[Healeys] Refinish steering wheel

Mark Donaldson ardmorebusiness at xtra.co.nz
Thu Dec 31 17:35:22 MST 2015


I do the same as you - a light clean-up now and then to remove oils from my
hands, and road film.  I use either an old 'Scotchbrite' scouring pad, or
fine soap-impregnated steel wool, followed by an application of furniture
polish on a soft cloth.  Here in New Zealand we use either CO polishing oil,
or Neopol.  After the oil has sunk in to the wood there is only a minor
smell - and it is rather nice.


My steering wheel is the same as Chris'.  It's been on my BN2 for decades.
It does not appear to have ever been coated in any finish.  The principal
laminates - alternating dark and light - are Mahogany and Obeche.


Compliments of the season.



Ardmore, NZ



From: Oudesluys [mailto:coudesluijs at chello.nl] 
Sent: Friday, 1 January 2016 6:43 a.m.
To: healeys at autox.team.net
Subject: Re: [Healeys] Refinish steering wheel


Of what I can see the steering wheel does look very nice and patinated. I
would not do anything to it apart from cleaning it with white spirits on a
rough cloth or kitchen abrasive sponge and rubbing in some linseed oil.
Look for remnants of lacquer  on the inside of the aluminium. It may have
been coated only with a wax or oil, e.g. linseed oil if you cannot find

Depending on the age of the wheel it could be coated with acrylic paint. If
that is the case this must be completely removed before repainting.
Start with degreasing the wood very carefully and thoroughly with white
spirits. Sand very lightly with 320 grade sand paper until the colour is
even and all lacquer is removed but remove as little wood/aluminium material
as possible. Remove all the dust carefully. Repaint using a soft round brush
with PU solvent based clear lacquer (as used on boats or wood floors) with
about 4-5 coats or more at well over 20C so the lacquer will flow evenly.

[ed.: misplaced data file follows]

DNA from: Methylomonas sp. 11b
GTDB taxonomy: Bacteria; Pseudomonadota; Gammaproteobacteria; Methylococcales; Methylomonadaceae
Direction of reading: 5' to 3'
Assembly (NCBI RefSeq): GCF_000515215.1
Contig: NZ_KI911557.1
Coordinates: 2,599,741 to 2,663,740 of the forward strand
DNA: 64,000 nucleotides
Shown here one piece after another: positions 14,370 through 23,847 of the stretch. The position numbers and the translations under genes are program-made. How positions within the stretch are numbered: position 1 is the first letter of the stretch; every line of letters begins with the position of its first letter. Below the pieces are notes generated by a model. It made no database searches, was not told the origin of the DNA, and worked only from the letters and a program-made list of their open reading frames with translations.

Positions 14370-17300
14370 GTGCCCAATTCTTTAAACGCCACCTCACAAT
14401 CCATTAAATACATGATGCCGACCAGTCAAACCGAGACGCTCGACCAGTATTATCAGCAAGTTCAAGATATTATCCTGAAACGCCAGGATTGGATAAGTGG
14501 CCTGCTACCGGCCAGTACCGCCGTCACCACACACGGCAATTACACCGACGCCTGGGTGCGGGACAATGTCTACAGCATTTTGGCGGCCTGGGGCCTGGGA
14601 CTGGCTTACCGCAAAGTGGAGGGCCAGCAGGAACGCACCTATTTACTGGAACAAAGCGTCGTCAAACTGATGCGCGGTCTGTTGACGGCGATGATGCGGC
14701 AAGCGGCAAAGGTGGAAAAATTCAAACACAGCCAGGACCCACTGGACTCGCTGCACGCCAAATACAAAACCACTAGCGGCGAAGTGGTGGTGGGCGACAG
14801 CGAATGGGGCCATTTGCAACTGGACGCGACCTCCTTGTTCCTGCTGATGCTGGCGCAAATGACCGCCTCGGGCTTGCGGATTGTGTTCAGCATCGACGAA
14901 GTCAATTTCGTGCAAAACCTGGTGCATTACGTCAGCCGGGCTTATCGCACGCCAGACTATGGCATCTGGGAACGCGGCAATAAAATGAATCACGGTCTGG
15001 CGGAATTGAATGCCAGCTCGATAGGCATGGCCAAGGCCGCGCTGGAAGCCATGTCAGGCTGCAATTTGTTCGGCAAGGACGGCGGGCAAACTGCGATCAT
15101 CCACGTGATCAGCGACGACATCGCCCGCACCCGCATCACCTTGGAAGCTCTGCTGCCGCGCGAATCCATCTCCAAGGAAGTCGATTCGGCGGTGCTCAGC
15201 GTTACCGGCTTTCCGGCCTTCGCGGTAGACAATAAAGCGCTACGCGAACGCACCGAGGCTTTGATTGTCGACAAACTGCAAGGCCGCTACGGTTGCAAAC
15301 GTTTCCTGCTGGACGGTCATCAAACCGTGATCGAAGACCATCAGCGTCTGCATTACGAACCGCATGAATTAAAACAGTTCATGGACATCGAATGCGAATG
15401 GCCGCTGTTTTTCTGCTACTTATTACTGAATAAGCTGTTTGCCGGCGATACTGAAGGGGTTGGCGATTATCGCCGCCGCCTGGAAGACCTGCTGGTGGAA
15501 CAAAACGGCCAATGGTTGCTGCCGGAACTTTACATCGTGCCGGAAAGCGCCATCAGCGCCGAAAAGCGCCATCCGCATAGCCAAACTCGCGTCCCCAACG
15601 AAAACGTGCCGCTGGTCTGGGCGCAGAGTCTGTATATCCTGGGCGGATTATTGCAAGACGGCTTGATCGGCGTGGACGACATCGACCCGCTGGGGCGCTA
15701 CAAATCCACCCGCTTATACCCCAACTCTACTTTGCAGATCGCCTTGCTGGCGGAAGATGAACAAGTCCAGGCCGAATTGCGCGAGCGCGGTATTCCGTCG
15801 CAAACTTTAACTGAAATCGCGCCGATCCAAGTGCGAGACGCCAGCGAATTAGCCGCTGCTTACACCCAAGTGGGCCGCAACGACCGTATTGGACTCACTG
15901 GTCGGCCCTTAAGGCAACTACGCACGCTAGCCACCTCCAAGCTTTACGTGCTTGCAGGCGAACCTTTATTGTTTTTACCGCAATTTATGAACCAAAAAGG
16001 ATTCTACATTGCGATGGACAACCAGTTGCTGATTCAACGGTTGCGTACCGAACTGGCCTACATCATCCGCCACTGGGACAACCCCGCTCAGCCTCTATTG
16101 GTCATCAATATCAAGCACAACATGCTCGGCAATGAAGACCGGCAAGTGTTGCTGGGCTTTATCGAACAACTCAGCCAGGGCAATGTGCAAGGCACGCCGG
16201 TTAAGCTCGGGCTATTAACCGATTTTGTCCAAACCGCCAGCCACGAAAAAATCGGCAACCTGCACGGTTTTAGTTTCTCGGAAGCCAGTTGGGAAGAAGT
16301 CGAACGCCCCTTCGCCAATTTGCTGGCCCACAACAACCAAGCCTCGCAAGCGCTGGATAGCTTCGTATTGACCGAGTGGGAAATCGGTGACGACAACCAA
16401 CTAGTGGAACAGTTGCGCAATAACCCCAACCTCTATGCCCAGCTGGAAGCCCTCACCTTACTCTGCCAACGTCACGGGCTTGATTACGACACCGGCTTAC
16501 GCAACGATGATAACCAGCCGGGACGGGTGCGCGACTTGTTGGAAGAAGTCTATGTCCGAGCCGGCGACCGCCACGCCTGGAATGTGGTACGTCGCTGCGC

Let every coat dry thoroughly for a few days and sand lightly with 400 grade
in between the coats. I prefer to coat wooden wheels using a satin finish,
but others prefer gloss.
Another method is applying many very very thin coats of raw linseed oil and
leave every coat to dry for at least a week at summer temperatures.
Generally mahogany plywood or solid mahogany is used but walnut can be used
as well. Lighter woods are also used. Yours looks like mahogany ply.
It is a good idea to try out the process first on an old battered Moto-Lita
wheel (same manufacturer).

I have done many steering wheels using PU solvent based lacquer and also
using raw linseed oil. I prefer the latter method. The drawback may be that
in the beginning your hands will smell of linseed oil.

Kees Oudesluijs
Op 31-12-2015 om 17:48 schreef Chris Scholz:

I am finishing restoration of my BN4. Any ideas on how to improve the looks
of my wooden steering wheel?  The wood is in very good shape. I would like
to lighten it up some, but am nervous to start sanding it since the metal
rivets would be more exposed. Any idea what kind of wood they used?  Are
these maple?  I know they are not original. I see the original wheels were
black plastic. 

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